7 Tips to Encourage a Positive Attitude in Students
“Change your thoughts and you change your world.”—Norman Vincent Peale
Negative thinking is like a giant wall. It closes you in, keeps you from accomplishing goals, and blocks you from moving forward in life—whether it be learning, growing, or obtaining happiness. In the same way, negative thinking can hold a student back from his or her true potential. What’s one way to stop this from happening? By encouraging a positive attitude.
Parents can play a huge role in teaching their children how to think positive. In turn, those same parents can have a front-row seat to witness the amazing transformations that happen when students simply begin to believe in themselves.
Practical Tips to Inspire Optimism
We know for a fact that positive thinking has many physical, mental, and emotional health benefits. Consider these strategies to inspire a positive attitude and teach your virtual school student how to think positive this year and beyond:
- Be an example. Model a positive, encouraging attitude in all that you say, do, and believe. Optimism is contagious. Positive thinking tends to breed positive results, and if your child sees positive results from your attitude, he or she is more likely to want to experience the same positive results. Show how optimism creates an ideal environment for happiness and how positivity influences the success rate of any goal you may have. Sometimes seeing is believing, and there’s no better model to show it than you.
- Create a positive learning space for your student. What better way to inspire optimism than ensuring that hopefulness is all around? As you create a home classroom bulletin board planner or decorate your child’s home workspace, pepper in some positive quotes to keep motivation high. Here is an A-to-Z list of positivity quotes you can use, or print some of these optimistic quotes for students on Pinterest. Another fun idea is to try this crafting activity that turns positive quotes into kitchen fridge magnets. A positive environment can do wonders for eliminating negativity and encouraging healthy thoughts as your student tackles new learning challenges and opportunities.
- Help your student visualize a positive outcome from every scenario before starting. It’s important to regularly plan goals with your student, and when doing so, clearly set the stage for what success looks like. How will it feel to accomplish the goal? What will the reward be? What does it mean to be successful? And why does it matter? Answering all of these questions can get your student excited about working toward the goal and will remind him or her of the positive outcomes to look forward to.
- Eliminate negative verbiage from your student’s dialogue. When you hear your student say “I can’t do it,” take a step back. Bring this negative verbiage to your child’s attention. Dive deeper into the meaning behind it. Ask questions. “Why can’t you do it?”; “What’s holding you back?”; “How can I help?”; “What do you need to be able to do it?” From there, lay out a plan to remove those barriers. Show your child that you are in this together, and together you can come up with a plan to turn “I can’t” into “We can.”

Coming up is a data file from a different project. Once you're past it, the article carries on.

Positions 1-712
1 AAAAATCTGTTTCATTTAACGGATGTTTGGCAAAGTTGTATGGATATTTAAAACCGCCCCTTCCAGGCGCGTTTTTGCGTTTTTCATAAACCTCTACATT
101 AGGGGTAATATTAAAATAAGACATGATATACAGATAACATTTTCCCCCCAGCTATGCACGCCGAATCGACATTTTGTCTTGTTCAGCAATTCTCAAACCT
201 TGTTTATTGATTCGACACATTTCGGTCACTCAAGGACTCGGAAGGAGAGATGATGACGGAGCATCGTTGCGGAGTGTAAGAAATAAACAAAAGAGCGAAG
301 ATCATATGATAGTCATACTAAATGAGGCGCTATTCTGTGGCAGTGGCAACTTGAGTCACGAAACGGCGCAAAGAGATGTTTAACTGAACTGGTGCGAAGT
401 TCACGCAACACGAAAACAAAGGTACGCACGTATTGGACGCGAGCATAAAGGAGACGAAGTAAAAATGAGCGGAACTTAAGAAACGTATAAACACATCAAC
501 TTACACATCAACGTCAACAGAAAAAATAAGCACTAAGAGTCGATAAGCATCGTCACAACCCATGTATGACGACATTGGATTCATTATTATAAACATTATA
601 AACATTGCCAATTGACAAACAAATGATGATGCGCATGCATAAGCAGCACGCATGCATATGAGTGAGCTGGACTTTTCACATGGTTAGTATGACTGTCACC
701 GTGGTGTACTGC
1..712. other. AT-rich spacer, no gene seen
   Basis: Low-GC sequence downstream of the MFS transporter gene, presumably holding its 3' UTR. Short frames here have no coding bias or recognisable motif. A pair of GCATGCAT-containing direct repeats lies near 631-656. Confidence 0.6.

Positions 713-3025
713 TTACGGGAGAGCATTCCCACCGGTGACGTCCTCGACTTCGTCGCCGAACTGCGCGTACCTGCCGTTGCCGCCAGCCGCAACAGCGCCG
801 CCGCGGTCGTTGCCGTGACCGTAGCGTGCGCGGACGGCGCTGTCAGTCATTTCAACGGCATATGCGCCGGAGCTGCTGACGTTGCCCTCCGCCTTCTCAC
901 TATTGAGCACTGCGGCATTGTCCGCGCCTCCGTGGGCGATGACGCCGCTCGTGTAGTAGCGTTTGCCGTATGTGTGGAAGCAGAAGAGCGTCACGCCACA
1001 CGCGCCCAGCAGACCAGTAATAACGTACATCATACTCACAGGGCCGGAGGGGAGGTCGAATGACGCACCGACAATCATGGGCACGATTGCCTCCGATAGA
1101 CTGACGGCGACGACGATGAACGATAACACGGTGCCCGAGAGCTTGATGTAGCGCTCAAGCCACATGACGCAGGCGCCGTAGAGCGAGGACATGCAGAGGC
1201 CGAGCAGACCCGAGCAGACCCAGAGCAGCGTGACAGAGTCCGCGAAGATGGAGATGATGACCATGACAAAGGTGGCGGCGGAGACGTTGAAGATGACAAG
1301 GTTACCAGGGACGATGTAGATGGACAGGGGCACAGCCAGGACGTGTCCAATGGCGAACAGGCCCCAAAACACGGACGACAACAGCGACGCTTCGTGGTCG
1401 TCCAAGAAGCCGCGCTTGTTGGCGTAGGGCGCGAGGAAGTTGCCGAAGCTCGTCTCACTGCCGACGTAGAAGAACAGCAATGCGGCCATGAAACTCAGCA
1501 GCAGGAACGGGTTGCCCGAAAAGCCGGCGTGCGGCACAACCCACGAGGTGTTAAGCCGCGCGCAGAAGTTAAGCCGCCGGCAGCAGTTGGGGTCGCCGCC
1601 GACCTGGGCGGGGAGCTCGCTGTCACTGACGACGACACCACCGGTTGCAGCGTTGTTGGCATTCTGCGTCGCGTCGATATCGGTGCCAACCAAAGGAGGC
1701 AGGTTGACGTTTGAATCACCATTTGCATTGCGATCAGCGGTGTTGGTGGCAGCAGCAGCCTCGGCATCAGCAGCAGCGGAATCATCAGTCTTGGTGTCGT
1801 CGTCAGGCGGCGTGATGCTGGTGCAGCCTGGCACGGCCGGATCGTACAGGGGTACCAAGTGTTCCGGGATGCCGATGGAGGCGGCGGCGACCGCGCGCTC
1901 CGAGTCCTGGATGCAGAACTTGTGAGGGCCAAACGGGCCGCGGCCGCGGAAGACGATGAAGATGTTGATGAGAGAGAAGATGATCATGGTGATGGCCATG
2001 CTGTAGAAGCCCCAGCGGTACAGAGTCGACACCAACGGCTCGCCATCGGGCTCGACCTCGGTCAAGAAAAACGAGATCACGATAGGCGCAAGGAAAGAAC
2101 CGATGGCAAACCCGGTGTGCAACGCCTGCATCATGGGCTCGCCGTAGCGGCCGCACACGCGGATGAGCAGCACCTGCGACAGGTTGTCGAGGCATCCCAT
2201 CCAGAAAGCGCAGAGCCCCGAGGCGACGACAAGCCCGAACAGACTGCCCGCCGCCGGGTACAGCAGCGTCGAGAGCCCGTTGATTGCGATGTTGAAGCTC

- Help your student change negative thinking patterns. As you bring negative words and thoughts to the attention of your student, make sure you’re encouraging him or her to replace the negativity with positivity. This popular method is a form of cognitive behavioral therapy, which is designed to change people’s thinking or behavioral patterns that are linked to certain difficulties. In this case the concept is simple: when you have a negative thought or reaction, notice it and replace it with a positive one. The more this occurs, the more positive your student’s thoughts, words, and actions will be.
- Play the role of your student’s biggest fan. As a parent or Learning Coach, your influence makes a big difference in your student’s levels of self-confidence. Your belief in your student can help him or her learn this sense of confidence and self-acceptance. Consider trying some of these self-acceptance activities to make your child aware of his or her unique strengths and weaknesses. In turn, your student can begin thinking positively, developing self-esteem, and celebrating his or her identity.
- Incorporate a rewards system to encourage positivity at all times. It’s not unusual for children to lack motivation to be positive, especially when dealing with a defeat or sense of failure. How can you teach them to improve their behavior during those negativity-drenched times? The answer may be a rewards system that provides positive reinforcement for optimism. Follow these steps to implement a rewards system for your student.
Being positive 24/7 is difficult for all of us, but that doesn’t mean we shouldn’t try harder to maintain an optimistic attitude. How have you encouraged positivity in your student? What was the result of this encouragement? Share with us in the comments below!
Or if you are considering enrolling your child in an online education, learn more about Connections Academy®–supported online public schools today.